Wires and cords with copper and aluminum conductors
A wire, also called an electric wire, is a current conductor, consisting of one or more stranded wires, which serves to connect a source of electric current to a consumer or components of an electrical circuit. Most often, wires are used when laying overhead power lines, installing lighting networks, producing winding for electrical machines, installing radio equipment, electric equipment, machines, mechanisms, machine tools, as well as in communications. The wire is not intended to be laid in the ground or underwater.
A cord is a type of wire with highly flexible insulated copper conductors designed for portable equipment and for connecting household appliances and equipment to the power grids. It consists of multi-wire conductors with a cross-section of up to 1.5 mm2 with rubber or PVC insulation.
Wires’ conductors are made mainly of copper or aluminum wire, they can be solid or stranded with a large number of wires to increase the flexibility of the conductor. There are also combined wires with a steel core, with one or more turns of aluminum wire wound thereon. A light non-metallic sheath made of cross-linked polyethylene or PVC compound, as well as winding or braiding of fibrous materials, may be applied above the conductors, depending on the conditions of laying and operation. Wire marking consists of letters and numbers. The first letter indicates the material of the conductor, the remaining letters indicate the type of product, the material of insulation and protection, and the numbers indicate the number of conductors and the cross-section.
The marking of cords is similar to the marking of wires, save for the letter “SH” at the beginning.
Wires, like cables, are distinguished by the number of conductors, cross-section, and rated voltage that could be conducted. According to the number of wires, there are solid and multi-wire conductors, according to the conductor material – aluminum, copper, steel-aluminum and steel, according to flexibility – flexible and rigid, according to the degree of protection – insulated and bare, and insulated wires, in their turn, are protected and unprotected.
Unprotected wires have only insulation. And protected wires are those whose insulated wires have an outer sheath in the form of a metal braid that protects the wire from external influences and mechanical damage.
Bare wires are the simplest, they are quite dangerous because if you come into contact with them, you can get an electric shock. They are predominantly made of aluminum and are used mainly for laying overhead power lines, electric transport contact networks and antenna devices. They are suspended on supports or steel-wire ropes using electrical insulators and special fittings.
Another type of wire classification divides them into winding, building and hook-up.
Winding wires are used for the manufacture of windings of electrical machines, apparatus, transformers and instruments. Most often they are used in the manufacture of electric motors and arc welding machines. The conductors are mainly copper, less often aluminum, the cross-section is round or rectangular, the insulation is light: enamel, paper, fiberglass or cotton. There are also high-voltage winding wires designed for voltages above 1000 V, with heat-resistant insulation and high-frequency ones, designed for frequencies from tens of kilohertz to hundreds of megahertz.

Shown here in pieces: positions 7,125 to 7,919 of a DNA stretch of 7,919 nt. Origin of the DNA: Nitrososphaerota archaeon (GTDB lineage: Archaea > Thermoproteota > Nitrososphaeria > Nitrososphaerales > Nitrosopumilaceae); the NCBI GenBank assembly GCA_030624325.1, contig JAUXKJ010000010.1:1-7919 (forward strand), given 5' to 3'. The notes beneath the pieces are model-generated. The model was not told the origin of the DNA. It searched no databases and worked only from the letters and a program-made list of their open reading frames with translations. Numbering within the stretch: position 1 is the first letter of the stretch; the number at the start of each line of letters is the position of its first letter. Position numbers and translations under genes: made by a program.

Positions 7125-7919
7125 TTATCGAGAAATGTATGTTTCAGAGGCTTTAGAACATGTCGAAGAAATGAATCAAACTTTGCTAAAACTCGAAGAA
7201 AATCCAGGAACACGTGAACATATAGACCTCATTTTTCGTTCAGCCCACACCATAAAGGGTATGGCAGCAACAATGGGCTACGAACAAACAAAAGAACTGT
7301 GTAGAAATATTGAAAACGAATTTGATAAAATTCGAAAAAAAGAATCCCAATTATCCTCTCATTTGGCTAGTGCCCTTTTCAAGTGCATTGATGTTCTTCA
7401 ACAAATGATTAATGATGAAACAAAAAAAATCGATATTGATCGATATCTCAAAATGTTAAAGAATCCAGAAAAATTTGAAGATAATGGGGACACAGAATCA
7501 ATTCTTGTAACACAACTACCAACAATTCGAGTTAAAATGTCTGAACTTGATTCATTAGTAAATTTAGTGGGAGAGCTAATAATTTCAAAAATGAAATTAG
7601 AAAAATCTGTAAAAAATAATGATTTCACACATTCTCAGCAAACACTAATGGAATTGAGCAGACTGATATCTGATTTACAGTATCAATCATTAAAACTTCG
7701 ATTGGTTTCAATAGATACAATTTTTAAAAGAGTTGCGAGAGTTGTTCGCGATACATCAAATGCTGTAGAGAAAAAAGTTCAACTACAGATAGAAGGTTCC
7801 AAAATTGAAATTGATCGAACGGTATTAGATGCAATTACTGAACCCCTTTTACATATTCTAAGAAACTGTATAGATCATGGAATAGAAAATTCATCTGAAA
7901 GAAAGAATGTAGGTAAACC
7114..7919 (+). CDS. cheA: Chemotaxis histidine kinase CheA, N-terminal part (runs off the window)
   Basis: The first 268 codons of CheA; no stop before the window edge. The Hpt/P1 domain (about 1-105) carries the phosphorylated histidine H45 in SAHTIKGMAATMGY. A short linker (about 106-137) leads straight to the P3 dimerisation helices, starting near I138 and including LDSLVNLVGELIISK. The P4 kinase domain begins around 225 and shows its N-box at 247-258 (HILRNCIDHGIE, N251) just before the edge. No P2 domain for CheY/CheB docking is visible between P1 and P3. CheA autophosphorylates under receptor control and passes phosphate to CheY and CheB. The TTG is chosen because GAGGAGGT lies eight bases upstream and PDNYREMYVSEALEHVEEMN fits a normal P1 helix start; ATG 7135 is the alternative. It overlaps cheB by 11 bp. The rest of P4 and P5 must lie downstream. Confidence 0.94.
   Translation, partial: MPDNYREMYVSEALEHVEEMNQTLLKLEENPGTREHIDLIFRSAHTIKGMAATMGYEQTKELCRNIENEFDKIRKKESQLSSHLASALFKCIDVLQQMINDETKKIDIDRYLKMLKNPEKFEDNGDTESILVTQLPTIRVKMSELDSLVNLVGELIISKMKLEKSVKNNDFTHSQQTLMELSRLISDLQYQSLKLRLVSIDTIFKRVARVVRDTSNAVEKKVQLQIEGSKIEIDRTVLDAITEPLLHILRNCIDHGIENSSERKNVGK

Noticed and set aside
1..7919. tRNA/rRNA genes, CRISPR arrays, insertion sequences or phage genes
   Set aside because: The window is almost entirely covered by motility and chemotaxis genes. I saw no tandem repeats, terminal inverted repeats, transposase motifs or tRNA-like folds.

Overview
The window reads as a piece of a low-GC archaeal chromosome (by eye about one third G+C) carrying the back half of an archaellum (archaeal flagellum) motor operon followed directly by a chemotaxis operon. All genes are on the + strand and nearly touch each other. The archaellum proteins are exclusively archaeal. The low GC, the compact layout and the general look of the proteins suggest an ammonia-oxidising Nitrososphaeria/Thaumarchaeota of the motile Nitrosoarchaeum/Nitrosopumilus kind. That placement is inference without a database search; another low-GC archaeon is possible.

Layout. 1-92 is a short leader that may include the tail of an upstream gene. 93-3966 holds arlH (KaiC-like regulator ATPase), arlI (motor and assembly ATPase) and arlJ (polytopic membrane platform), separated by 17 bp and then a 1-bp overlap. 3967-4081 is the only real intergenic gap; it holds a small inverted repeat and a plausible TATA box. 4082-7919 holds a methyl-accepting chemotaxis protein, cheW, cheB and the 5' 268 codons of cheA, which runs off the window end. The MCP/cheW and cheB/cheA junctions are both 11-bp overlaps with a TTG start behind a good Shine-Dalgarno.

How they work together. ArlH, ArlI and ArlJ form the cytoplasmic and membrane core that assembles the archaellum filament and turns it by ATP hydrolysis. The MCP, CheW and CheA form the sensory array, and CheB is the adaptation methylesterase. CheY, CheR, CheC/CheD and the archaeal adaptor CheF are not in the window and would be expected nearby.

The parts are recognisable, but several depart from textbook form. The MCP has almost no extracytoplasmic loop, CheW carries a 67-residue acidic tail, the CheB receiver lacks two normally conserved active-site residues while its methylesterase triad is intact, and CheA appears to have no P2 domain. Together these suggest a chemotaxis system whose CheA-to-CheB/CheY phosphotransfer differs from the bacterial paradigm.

Hook-up wires are most often used to transfer current inside electrical appliances, perform group connections in various circuits, electrical and radio engineering devices, connect devices and apparatus on regulating stations and control panels. The conductors of such wires are usually copper, of round cross-section, including those coated with silver, nickel and timing, with polyethylene or polyvinyl chloride insulation.
Building wires are intended for stationary installation of power and lighting power grids outdoors and indoors, including for non-exposed installation under the plaster, connecting to electric motors networks, lamps and power supply to various portable equipment and devices. They come in copper and aluminum, mostly of the round cross-section with rough and high-quality, most often PVC or rubber insulation. Also, polyethylene, asbestos, fiberglass or rubber-fiberglass can be used as an insulating material. Sometimes these wires can be placed in a thin metal protective tube.
As you can see, structurally, the wire is quite simple in execution, it can consist of only one “bare” conductor, or have insulation, sheath and coating. Nevertheless, the wires and cords are not equipped with serious protection, and their voltage stress usually does not exceed 660 V. At the same time, the wire is a must-have for distributing electric current in an apartment or a house, a stranded wire is used for a movable connection, and a cord is used for connecting to networks of household electrical appliances and radio equipment. Wires and cords are relatively cheap in comparison with cables, and when choosing them, it is necessary to take into account the laying conditions and operating voltage.